Despite the difficulties, a growing number of people are attending Christian worship in Russia. The thousand-seat sanctuary at Central Baptist is nearly full every Sunday, with enough young people present to convince even a convinced skeptic that Christianity cannot be dismissed as nothing more than delusional comfort for a dying generation.

Still, attendance at Central isn’t what it once was — not, surprisingly enough, necessarily a bad thing. Before the fall of communism standing-room-only crowds were the order of the day. But over the past 15 years many members have used their new-found freedom to immigrate away from Russia, and an equal number have gone out to plant new churches around the city — one of them an imposing brick structure on a major thoroughfare with a large cross on top that leaves no room for the passing crowds to misunderstand what goes on inside.

For me, it’s the students I will always remember. Andre, who grew up as one of the good guys but remained haunted by the thought that something was wrong with his life. It was when one of the local pastors suggested he help out at a drug rehab centre that he began to understand his own need for repentance. Michael was a patient at that same centre who shared with me that he had dedicated 20 years of his life to drugs, alcohol and prisons. Within six weeks of entering rehab last year, and being exposed to a Christian witness, he had repented and believed. “Since then God has led me with His own hand,” he reports.

Then there’s Alexander (Sasha to his friends), who was a “danger to other people and a danger to myself.” Twice he tried to commit suicide, and twice the Lord preserved him until he finally went back to his believing parents and asked them to “tell me about God.” Since then “God has released me from my burdens,” he says.

These days Andre, Michael and Sasha are focused on preparing for a lifetime of ministry to others. They’ve got a long way to go to be completely ready, but I have little doubt they’ll make it. To God be the glory! Great things He has done!

Friday, December 4, 2009

My Heart is full…I am Thankful

Introduction by: Milfred Minatrea

Matt Chandler, pastor of the Village Church, will have surgery this morning in Dallas. Through this year it has been my privilege to walk with Matt, the staff and elders of the Village Church through the transition of Northway Baptist Church as it became The Village Church Dallas Northway. The most recent series Matt has been preaching was designed in part to introduce the Northway family to the Biblical doctrines that underpin the dynamic faith shared among the Village Church family. As Matt prepared to entered surgery, he communicated through a blog post matters that were foremost in his thoughts. You will be blessed as you read his post. He and his family will be blessed as you intercede. God will be blessed as His glory is shown in power through the touch of His mighty hand.

Here is Matt's post:

The last seven days have been some of the most interesting of my life. I have felt anxiety, fear, sadness and a deep and unmovable joy simultaneously and in deeper ways than I have felt before. I am grateful for this heightened sense of things. Today at 10:45 a.m. CST I will have a good portion of my right frontal lobe removed. I head into that surgery with a heart that is filled with gratitude and hope.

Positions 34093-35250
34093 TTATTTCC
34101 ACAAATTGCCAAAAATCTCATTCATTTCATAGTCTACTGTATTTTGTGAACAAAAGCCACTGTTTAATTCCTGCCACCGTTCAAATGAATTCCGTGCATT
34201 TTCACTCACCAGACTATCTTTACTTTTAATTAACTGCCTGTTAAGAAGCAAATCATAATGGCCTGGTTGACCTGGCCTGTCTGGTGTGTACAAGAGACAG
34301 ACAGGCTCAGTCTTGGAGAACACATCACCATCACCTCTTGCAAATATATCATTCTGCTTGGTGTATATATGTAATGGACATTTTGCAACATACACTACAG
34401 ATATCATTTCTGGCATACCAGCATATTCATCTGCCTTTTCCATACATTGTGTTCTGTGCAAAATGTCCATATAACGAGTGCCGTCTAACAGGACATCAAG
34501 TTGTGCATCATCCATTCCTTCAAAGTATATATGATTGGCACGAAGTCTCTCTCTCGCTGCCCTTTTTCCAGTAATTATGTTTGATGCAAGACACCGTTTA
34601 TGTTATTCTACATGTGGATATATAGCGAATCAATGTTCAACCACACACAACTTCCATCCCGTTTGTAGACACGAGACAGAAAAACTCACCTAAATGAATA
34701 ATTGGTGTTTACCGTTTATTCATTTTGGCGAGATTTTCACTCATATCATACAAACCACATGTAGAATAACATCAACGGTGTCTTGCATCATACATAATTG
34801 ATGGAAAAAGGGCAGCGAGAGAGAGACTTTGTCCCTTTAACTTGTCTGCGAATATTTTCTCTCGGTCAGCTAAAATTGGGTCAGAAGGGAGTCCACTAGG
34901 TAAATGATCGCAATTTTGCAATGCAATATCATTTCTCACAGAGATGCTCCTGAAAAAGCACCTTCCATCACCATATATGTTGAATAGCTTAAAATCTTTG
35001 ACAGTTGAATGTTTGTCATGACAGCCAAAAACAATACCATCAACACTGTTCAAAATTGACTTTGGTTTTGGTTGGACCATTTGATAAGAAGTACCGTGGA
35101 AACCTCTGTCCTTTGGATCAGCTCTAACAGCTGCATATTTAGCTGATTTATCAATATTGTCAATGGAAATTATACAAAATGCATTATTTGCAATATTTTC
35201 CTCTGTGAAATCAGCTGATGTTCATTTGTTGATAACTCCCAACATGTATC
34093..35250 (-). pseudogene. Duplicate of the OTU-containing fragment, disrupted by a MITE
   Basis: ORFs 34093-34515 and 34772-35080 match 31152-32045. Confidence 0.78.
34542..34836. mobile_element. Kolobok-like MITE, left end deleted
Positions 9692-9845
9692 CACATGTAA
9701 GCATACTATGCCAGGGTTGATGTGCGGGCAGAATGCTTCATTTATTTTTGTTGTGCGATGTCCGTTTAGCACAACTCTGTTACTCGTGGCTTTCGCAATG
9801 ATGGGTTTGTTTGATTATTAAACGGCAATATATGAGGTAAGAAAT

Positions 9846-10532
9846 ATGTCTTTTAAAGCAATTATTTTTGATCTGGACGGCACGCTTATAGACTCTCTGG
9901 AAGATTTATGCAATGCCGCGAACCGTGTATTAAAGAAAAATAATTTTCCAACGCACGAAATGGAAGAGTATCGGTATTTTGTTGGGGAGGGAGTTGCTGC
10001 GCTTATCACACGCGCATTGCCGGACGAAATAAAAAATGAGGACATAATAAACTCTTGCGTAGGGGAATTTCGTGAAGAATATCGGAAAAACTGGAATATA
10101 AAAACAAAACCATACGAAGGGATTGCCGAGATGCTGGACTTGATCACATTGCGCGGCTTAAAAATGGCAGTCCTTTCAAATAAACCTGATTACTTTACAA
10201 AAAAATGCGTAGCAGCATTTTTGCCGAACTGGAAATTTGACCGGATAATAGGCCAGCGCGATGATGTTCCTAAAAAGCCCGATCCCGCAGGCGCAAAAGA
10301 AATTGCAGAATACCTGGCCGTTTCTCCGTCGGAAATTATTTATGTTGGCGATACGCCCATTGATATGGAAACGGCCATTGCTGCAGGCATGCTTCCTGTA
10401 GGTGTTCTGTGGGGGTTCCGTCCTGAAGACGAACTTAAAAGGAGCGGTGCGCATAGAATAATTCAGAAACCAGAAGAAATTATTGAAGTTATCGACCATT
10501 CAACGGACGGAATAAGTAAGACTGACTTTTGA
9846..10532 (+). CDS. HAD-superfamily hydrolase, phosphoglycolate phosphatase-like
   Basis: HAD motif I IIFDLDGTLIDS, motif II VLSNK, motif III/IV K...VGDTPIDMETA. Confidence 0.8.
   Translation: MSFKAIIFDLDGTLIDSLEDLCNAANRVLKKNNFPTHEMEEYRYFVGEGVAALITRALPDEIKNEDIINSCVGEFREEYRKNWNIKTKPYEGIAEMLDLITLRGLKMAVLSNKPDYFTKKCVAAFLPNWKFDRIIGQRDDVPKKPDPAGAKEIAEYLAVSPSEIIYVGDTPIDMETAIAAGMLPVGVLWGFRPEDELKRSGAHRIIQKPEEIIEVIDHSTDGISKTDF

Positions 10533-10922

Here are some of the things I am thankful for in no particular order:

  1. I am thankful for the thousands of you who have prayed and fasted for my health. It has brought far more tears to Lauren’s and my eyes to receive this kind of attention from the Church universal than this tumor has.
  2. I’m thankful for health insurance because I’m guessing they aren’t doing my five-hour surgery for free!
  3. I am thankful that I have deep, real friendships at The Village with Michael Bleecker, Josh Patterson, Brian Miller, Chris Chavez and Beau Hughes. They have been such a comfort to me and my family this past week. Pastors should have good friends on their staff. It’s risky but worth the risk.
  4. I am grateful for the men of God in my life, namely John Piper who taught me to hold my life cheap and to join with Paul in saying “I don’t count my life of any value or as precious to myself if only I might finish my course and complete the work that He gave me to do to testify to the Gospel of the grace of God. I’m nothing, I just have a job. God keep me faithful on the job and then let me drop and go to the reward.” Without this strong view of God’s sovereign will, I’m not sure how you don’t despair in circumstances like mine.
  5. I am thankful for my wife Lauren. “Strength and dignity are her clothing, and she laughs at the time to come. She opens her mouth with wisdom, and the teaching of kindness is on her tongue. She looks well to the ways of her household and does not eat the bread of idleness. Her children rise up and call her blessed; her husband also, and he praises her: ‘Many women have done excellently, but you surpass them all.’” “Charm is deceitful, and beauty is vain, but a woman who fears the LORD is to be praised.”
  6. I am thankful for my children. Audrey the Beautiful, Reid the Valiant and Norah the Joyous. Being a daddy to these three is one of the greatest joys of my life.
  7. The privilege of seeing and appreciating all of life through the grid of a heightened sense of my own mortality.
  8. I am thankful for brilliant doctors and surgeons who have been given a real gift by our great God and King to repair things as complex as the brain.
  9. I am thankful for The Village Church. If there is a place that loves Jesus more, takes sanctification as seriously and wants to see the lost love the great King deeply I am unaware of it. These last seven years have been a spectacular joy!
  10. More than anything else I am grateful to my King Eternal, my Lord Immortal, for my God invisible. He alone is God. All Glory and Honor, Forever to You O God. I am overwhelmed in these moments by God Himself and the assurance of a future inheritance of a Kingdom that cannot be shaken and where all things are made new (Hebrews 12).
Christ is All,
Matt Chandler